Her father moved to Chicago after the war and started his import and retail business, which was initially on Clark Street. Toguri joined him after being released from prison and rarely talked about her ordeal.

In January, the World War II Veterans Committee presented Toguri with the Edward J. Herlihy citizen award, which is named after the World War II newsreels announcer. The committee had earlier printed Toguri's story in its newsletter, drawing an outpouring of support from veterans, said its president, James Roberts. "Not one said they were demoralized in any way by the broadcasts," Roberts said. "She remained loyal to the U.S., when many others may have turned on it, or given up." She accepted her medal during a quiet luncheon ceremony at Yoshi's, having declined an invitation to a larger gala three months earlier in Washington, D.C. "She was tearful and overcome with emotion," Roberts said. "As I understood it, it was part of a long process of vindication."


Frank Partisan said...

What a great movie, that story could make.

Good post as usual.

jams o donnell said...

Toguri's story is well worth looking at. It is a pretty sorry tale and in her case she certainly didn't deserve her treatment back in the USA

Her broadcasts were nothing like those made by Joyce or Gillars from Germany

elasticwaistbandlady said...

/blog hijack/

Have you ever noticed all the legendary women with ROSE in their name? Down here we have the infamous, "Yellow Rose Of Texas" who supposedly seduced Santa Ana. Tokyo Rose, Yankee Rose, A Rose in Spanish Harlem, Ethel ROSEnbaum......

Anyway, I did find her story interesting. You know what really appealed to me? That she moved on with her life and didn't continuously rehash the drama. Sometimes I think all this modern day pop psychology about venting, and confronting those who hurt you, is just crap. Human beings are strong and really not all that easily traumatized.

jams o donnell said...

I look at Iva ery differently to other collaborators. Had she not been caught in Japan then she would never have done what she did. There is no way she was any thing other than a partiotic americam. I will post links presetnly to some excerpts of her broadcasts.. then compare her to Lord Haw Haw or Axis Sally and not the difference.

I think she wanted to put it past her. She was pardoned and thus was able to get on with her life after a fashion. Many iwho have been through the sort of things she would have been through, or far worse, often want to leave the horror behind.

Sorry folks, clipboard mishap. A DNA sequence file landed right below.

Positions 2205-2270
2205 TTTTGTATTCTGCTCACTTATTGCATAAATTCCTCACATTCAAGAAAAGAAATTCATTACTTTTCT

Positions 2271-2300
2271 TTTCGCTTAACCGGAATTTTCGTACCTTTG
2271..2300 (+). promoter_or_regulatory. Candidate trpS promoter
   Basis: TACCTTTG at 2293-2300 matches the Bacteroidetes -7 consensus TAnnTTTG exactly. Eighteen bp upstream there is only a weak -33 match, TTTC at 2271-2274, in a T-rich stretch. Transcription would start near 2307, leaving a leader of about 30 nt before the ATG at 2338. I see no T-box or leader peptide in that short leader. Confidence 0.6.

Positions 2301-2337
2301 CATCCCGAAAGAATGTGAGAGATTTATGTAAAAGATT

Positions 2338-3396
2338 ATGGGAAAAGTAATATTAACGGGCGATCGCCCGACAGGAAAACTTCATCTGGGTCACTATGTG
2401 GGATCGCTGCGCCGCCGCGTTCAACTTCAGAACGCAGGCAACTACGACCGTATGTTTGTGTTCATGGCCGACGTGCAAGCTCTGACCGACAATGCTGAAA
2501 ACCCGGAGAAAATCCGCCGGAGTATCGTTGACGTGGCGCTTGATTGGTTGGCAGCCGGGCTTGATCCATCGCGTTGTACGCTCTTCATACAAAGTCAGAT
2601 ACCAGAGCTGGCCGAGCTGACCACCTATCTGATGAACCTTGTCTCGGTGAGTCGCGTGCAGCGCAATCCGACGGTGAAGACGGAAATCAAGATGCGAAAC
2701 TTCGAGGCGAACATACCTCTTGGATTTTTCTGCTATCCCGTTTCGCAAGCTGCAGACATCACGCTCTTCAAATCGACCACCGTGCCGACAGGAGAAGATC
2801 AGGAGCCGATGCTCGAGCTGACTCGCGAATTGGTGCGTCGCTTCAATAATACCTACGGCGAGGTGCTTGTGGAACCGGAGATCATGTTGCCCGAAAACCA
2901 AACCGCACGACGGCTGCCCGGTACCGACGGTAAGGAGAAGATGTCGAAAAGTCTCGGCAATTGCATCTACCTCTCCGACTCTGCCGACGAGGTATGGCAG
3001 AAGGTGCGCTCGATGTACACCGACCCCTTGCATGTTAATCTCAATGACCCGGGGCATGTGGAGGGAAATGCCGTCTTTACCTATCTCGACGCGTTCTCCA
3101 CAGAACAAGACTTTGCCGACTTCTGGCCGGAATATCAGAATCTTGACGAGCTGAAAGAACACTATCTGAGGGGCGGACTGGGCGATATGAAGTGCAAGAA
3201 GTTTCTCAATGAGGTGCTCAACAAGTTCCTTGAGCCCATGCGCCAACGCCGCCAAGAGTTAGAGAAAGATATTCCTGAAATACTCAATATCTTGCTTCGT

Steve Bates said...

In light of recent events here in the U.S., I cannot help noticing that Toguri's conviction rested in part on coerced testimony. And now Mr. Bush intends to legalize its admission again in cases of his choosing... and based on the votes in the past couple of days, he will probably succeed in doing so.

Americans are not naturally enamored of torture or hostile to due process. But some among us seem to be easily persuaded to go against their natural sense of justice and humane behavior, and instead embrace cruelty, set up kangaroo courts and grant incredible powers to a man who would be king.

Thanks for writing about Toguri, jams. I always learn a lot when I visit your blog.


jams o donnell said...

Thamks Steve, Iva's story has interested me for quite soome time. It is thanks to teh Internet though that one can find out more (even if it does generally mean having to filter out a lot of crap in the process). I had it in mind to write somethin more etensive bu t it will go into my pending pile!

I have no doubt that americans, like anyone else, will abhor torture and support due process. When thinking about , say Guantanamo, trying people by military tribunals is utterly counterproductive. If any of the inmates have a case to answer then it should be in an open court. We are the good guys after all!